Do you love Australia’s cute and unique animals? Do you want to see wild wallabies and kangaroos on the Gold Coast? Here’s what you need to know.
Australia has some fabulous wildlife parks and they’re a great place for visitors to see the diverse range of unique Australian wildlife. What is extra special though is the opportunity to see the animals wild and in their natural surroundings. Sometimes it’s a matter of luck and of course, it will depend on where in Australia you plan to visit. While there is no such thing as a guaranteed wild sighting you can be pretty sure of seeing kangaroos on the Gold Coast in Queensland if you know where and when to go.
You don’t even need to drive all the way into the hinterland. In our experience, you’ll see even more kangaroos and wallabies at this secret location just 15 kilometres from the bustling Surfers Paradise esplanade than you will in the rainforest.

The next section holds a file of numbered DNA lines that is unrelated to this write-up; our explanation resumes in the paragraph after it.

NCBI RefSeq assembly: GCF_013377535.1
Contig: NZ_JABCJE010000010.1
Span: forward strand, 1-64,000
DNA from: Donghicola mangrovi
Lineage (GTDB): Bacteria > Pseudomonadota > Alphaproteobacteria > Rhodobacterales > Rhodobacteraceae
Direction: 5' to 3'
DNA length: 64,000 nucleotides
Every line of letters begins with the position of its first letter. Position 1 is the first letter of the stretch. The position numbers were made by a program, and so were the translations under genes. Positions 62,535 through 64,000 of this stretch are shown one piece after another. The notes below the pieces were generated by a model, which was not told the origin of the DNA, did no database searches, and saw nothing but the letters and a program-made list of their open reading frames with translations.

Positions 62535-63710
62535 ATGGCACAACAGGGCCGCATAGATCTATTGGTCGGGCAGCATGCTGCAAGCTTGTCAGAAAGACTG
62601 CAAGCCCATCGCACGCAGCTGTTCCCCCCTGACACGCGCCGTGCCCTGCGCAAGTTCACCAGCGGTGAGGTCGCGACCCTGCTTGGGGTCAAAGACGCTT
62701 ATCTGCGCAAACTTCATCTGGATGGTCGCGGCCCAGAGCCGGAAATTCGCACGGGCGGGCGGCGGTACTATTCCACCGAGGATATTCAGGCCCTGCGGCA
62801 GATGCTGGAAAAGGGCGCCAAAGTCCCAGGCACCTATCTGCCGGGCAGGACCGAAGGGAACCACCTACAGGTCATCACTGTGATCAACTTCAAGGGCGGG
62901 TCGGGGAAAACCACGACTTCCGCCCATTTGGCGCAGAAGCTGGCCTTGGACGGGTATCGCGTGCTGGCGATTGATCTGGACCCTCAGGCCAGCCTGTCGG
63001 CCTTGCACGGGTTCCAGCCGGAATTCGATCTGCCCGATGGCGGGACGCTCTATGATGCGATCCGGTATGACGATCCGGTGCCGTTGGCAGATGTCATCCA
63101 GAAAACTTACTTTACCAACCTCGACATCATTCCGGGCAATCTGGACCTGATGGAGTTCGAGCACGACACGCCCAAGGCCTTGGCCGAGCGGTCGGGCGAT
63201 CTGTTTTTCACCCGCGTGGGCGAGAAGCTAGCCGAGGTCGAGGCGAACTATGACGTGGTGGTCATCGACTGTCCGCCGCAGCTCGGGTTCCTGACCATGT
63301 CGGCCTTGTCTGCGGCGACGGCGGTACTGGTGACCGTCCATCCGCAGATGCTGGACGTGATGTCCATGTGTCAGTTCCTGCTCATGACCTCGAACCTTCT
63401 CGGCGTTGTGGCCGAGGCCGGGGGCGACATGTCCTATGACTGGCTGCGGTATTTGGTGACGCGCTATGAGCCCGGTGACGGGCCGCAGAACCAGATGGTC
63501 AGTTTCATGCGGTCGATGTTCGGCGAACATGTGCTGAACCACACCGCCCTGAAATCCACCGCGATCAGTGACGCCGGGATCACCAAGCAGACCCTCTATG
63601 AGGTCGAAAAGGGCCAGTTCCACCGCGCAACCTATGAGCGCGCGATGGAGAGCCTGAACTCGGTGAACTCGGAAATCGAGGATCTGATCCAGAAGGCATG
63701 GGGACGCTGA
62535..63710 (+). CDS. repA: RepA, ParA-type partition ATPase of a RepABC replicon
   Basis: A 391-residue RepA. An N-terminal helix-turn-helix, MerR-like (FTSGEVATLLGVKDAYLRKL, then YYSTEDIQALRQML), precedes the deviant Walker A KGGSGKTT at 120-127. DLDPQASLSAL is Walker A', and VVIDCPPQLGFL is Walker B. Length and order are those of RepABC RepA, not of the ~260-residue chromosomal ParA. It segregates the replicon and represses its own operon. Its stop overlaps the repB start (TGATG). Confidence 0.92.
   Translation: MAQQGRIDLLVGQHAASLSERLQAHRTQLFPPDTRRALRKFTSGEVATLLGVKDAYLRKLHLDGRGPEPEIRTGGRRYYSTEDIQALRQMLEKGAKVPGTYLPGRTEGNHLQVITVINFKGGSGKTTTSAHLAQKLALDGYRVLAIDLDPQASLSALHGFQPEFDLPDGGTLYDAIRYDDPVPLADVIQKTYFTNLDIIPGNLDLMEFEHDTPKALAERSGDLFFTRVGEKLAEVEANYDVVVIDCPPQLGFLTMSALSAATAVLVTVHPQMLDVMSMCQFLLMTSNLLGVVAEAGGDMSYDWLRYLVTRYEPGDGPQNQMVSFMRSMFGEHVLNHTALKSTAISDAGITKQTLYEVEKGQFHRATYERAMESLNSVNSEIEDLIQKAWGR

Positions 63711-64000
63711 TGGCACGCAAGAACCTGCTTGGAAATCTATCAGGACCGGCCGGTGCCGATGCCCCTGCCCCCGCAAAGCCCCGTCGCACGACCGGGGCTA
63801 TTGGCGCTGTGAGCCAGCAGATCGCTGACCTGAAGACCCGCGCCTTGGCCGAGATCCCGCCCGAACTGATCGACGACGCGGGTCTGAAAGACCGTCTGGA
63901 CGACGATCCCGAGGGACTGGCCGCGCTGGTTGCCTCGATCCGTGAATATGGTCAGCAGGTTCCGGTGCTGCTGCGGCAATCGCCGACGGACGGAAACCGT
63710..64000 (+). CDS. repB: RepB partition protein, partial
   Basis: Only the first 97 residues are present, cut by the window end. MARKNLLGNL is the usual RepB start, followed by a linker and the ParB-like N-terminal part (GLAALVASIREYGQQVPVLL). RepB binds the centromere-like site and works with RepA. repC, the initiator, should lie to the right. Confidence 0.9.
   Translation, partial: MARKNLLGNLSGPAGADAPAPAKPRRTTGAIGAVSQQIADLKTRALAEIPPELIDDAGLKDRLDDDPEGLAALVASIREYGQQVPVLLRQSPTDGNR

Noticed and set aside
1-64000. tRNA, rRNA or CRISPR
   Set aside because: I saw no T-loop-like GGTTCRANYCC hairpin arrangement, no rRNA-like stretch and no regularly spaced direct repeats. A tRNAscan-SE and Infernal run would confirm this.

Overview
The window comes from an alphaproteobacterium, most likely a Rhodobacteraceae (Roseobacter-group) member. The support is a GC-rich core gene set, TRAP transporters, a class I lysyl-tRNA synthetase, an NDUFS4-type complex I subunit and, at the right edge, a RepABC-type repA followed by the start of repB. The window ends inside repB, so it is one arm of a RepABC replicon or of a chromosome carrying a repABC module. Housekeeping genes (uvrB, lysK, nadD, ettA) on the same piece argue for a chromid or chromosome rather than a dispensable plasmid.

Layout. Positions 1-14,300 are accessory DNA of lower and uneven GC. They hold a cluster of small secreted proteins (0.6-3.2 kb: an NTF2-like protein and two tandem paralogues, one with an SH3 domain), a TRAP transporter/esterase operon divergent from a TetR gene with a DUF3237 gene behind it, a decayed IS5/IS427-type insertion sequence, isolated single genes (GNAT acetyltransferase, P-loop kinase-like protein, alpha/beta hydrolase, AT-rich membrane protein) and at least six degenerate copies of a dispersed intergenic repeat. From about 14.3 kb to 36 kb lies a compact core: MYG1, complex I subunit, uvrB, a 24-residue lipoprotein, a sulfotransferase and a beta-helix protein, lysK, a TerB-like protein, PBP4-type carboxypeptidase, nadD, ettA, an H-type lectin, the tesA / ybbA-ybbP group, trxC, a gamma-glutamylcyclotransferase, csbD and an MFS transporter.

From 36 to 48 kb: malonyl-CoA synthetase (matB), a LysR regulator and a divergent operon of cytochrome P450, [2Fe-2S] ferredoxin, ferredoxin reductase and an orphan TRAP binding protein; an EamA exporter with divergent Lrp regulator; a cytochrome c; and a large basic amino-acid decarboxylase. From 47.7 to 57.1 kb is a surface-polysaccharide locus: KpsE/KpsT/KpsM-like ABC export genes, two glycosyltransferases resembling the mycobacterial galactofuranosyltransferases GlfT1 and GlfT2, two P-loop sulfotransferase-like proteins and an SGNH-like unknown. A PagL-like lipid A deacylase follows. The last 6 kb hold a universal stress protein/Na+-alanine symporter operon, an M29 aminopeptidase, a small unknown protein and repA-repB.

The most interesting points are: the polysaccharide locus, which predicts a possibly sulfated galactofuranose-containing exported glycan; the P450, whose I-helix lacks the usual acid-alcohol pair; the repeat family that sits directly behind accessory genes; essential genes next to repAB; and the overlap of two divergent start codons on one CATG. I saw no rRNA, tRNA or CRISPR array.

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Improve your chances of seeing a kangaroo
Kangaroos are mainly active during the hours of dawn and dusk continuing into the night. That doesn’t mean you won’t see individual animals of mobs grazing or resting under trees during the day. They are normally described as being nocturnal but like a good portion of the native wildlife, they’re crepuscular which means relating to twilight. It’s used specifically as a zoological description for those animals like bats, and our furry Aussie friends who do most of their eating and activity during those hours.
So if you want the best chance of seeing kangaroos head for large grassy areas with tree cover in the late afternoon, sometime around 4 pm is usually good. This is definitely the best time to visit Coombabah Wetlands, one of our top spots for introducing visitors to kangaroos on the Gold Coast.
You’ll often get to see the joeys (baby kangaroos) in Mums pouch and by wintertime they are sometimes still jumping in to seek warmth and comfort but seem way too big to really fit, there are arms and legs hanging out everywhere as you can see with this one below.